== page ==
“Chunks could get into the river, and then those chunks could break down,” Geoff Welch, chairman of the Ramapo River Committee, told The Record. “We certainly don’t want it washing down and becoming part of the gravel. You have to make sure they get it all out.”

For more information:


Sunday, February 21, 2016

Planting Trees, Poems and Warnings about Pesticides

Howard Horowitz (

By Jonathan Sanzari

Professor Horward Horowitz came to visit our class to share with us his environmental writing, wordmaps and what got him into environmental writing to begin with. 

Professor Horowitz said it all started with his experience working in Oregon where he planted trees with his co-op organization that was started during the 1970s. The co-ed organization helped bring forest that had been logged back to life by replanting shrubs, trees and other landscape essentials. It was working there that he witnessed a woman tree planter started bleeding from “every hole in her body,” according to Horowitz. 

The woman started bleeding because she inhaled too much of the Agent Orange herbicide mixture that was sprayed on the plants. Everyone in the group was feeling some sort of unpleasant side-effects due to inhaling the fumes that was a mixture of diesel fuel and Agent Orange. The herbicide mixture was commonly used during the Vietnam War to expose enemies that were hiding in heavily forested areas in Vietnam. According to the Aspen Institute, “as many U.S.Vietnam-era veterans know, dioxin is a highly toxic and persistent organic pollutant linked to cancers, diabetes, birth defects and other disabilities.” 

Professor Horowitz was outraged that government agencies were spraying this terrible mixture onto living plants and into the atmosphere for others to breathe. He took action by contacting local newspapers and news stations. Professor Horowitz saved that forested area by letting the proper authorities know that it is unacceptable and got them to refrain from using it.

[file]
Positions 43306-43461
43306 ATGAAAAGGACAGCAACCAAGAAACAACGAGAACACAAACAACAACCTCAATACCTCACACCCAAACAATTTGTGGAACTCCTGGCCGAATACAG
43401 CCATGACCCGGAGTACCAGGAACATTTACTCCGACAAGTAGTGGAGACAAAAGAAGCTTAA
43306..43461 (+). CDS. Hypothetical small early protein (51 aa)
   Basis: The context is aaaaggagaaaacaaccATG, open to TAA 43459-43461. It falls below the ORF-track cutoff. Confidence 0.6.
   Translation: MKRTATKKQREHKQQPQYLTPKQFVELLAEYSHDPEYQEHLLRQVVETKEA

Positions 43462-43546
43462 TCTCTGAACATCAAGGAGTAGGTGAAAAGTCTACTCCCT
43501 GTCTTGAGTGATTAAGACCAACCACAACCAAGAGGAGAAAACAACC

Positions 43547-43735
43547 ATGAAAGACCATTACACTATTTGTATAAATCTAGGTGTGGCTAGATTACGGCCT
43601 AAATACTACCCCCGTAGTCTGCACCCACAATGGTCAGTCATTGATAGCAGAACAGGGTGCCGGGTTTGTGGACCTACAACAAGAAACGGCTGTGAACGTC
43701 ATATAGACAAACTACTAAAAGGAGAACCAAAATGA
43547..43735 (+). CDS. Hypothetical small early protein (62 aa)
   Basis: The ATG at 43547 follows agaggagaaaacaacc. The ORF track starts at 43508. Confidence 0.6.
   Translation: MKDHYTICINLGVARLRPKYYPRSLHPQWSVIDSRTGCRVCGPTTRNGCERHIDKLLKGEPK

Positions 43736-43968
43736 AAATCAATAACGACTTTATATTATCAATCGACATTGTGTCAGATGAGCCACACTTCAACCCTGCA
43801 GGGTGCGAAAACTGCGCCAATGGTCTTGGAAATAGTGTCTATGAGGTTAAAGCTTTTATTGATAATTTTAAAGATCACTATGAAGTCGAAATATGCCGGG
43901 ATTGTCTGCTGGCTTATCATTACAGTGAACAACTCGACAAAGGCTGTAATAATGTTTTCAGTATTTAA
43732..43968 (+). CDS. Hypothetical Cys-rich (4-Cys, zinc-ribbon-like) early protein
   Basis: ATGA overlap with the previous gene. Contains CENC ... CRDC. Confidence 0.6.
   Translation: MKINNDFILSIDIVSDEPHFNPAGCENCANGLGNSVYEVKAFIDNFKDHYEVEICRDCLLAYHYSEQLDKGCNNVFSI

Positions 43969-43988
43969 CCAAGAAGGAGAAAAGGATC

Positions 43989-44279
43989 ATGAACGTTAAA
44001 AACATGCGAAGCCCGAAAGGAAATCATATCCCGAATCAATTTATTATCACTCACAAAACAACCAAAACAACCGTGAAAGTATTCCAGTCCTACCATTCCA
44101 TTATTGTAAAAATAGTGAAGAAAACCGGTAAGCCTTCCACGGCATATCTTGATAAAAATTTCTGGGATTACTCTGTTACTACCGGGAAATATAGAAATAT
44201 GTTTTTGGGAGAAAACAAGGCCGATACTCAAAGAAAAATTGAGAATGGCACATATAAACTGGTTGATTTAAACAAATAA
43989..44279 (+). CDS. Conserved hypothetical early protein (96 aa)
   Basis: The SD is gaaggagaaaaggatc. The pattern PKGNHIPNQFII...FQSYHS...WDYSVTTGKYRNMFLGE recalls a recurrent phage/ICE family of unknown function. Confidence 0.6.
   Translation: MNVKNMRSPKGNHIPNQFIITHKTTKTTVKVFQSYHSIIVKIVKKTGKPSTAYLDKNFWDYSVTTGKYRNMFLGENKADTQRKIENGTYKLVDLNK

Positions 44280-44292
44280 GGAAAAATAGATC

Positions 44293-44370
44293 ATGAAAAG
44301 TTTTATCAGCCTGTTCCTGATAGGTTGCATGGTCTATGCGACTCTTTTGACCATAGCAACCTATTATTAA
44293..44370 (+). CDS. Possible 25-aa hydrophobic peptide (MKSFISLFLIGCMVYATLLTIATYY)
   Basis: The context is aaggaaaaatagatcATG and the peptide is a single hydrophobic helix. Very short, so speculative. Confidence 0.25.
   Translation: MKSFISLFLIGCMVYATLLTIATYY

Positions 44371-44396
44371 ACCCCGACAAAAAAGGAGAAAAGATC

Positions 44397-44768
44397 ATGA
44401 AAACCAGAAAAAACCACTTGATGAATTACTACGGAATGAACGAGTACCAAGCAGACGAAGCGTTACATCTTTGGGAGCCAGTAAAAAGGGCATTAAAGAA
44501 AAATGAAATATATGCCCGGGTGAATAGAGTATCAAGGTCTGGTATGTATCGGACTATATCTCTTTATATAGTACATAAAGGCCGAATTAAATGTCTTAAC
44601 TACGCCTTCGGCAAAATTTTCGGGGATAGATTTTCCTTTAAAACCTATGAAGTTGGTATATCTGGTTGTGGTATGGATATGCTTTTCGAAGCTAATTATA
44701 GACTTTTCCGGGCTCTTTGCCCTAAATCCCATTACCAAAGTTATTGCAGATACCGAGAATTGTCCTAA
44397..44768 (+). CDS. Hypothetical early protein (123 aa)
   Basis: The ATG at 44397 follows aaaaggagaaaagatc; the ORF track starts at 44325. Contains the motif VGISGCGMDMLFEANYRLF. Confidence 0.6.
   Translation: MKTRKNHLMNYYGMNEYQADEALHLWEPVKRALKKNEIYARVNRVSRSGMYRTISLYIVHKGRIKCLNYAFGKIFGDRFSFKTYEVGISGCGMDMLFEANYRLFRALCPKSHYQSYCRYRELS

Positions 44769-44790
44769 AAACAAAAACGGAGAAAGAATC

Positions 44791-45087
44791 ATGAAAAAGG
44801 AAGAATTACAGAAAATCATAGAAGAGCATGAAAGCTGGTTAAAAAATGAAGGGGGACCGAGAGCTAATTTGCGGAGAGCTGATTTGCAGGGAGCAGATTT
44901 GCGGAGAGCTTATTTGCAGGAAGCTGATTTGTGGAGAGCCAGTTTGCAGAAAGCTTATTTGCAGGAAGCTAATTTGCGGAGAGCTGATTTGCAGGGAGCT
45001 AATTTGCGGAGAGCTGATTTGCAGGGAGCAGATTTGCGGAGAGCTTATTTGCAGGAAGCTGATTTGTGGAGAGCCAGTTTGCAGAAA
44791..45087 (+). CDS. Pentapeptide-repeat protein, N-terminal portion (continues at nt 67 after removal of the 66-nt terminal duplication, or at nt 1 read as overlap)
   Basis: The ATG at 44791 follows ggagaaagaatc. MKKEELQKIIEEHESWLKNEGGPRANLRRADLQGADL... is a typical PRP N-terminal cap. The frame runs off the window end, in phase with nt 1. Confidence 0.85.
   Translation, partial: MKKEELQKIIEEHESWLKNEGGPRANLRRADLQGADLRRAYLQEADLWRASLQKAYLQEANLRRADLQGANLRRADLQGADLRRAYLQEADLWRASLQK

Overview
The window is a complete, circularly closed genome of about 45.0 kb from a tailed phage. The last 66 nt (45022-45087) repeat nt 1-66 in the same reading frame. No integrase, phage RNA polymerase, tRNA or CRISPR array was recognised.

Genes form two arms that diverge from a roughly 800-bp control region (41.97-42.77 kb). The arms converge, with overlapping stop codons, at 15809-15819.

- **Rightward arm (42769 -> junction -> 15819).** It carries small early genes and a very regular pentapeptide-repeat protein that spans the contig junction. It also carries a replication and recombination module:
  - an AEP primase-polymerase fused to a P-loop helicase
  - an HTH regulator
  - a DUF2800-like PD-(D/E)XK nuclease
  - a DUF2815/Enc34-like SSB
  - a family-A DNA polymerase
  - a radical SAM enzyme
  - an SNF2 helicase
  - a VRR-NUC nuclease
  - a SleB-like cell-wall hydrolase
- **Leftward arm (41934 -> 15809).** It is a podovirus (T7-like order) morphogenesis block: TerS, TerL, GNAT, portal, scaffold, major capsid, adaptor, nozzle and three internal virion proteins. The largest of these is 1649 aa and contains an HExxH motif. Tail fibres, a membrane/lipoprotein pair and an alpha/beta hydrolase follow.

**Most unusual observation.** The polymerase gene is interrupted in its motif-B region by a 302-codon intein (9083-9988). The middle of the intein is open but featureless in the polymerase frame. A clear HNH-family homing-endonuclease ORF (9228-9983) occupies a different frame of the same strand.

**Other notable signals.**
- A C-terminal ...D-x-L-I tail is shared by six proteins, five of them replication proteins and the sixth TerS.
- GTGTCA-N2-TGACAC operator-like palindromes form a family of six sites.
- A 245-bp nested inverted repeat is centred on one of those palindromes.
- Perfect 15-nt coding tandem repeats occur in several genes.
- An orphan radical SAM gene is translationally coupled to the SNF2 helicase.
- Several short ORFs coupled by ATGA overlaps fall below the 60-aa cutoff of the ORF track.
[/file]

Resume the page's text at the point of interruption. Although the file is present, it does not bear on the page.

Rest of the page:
While Professor Horowitz was a forest worker he wrote one of his books of poetry and incorporated his experiences into the poetry. Horowitz also specializes in pesticides and wrote a 200-page research document for the U.S. Environmental Protection Agency to stop the usage of Agent Orange and its relative chemicals. The use of Agent Orange was banned in the U.S. in 1979. Horowitz altered his document for the EPA to create an academic paper to get a PhD. 

Soon after, he helped numerous people’s environmental law cases in need of a credible and scholarly source. Some cases he didn’t even charge money for because he’s in it for making change for the greater good of the planet.

Horowtiz’s love for writing environmental poetry didn’t disappear after all the legal battles he was involved in. Horowitz had a vision of sorts late one night at precisely 3 a.m. This vision was the start of his unique poetry style that was later featured in the New York Times in the 1990s. Horowitz’s unique style is to strategically place words to form a piece of land or river. His “Manhattan” poem is his most popular and was the one featured in the New York Times. Horowitz shared his passion for helping the environment through poems and through writing documents for the judicial system that help bring awareness to the misinformed.

Tuesday, February 16, 2016

The Campaign that Saved Sterling Forest

Sterling Forest State Park (photo:

By Cassandra Bernyk

In the late 1980’s, it became apparent to many grassroots environmental groups and wildlife lovers that the gorgeous Sterling Forest might be growing tall buildings for a small city instead of the luscious trees. The forest that stretches along the New Jersey and New York border, had been bought by Swiss and Swedish investors who were focused on the vision of creating a small city—not giving a second thought about how the forest serves as a large wildlife habitat along with the rain run off serving as a big provider for New Jersey’s major reservoir system. Fortunately, others saw how dangerous this new development could be for our environment.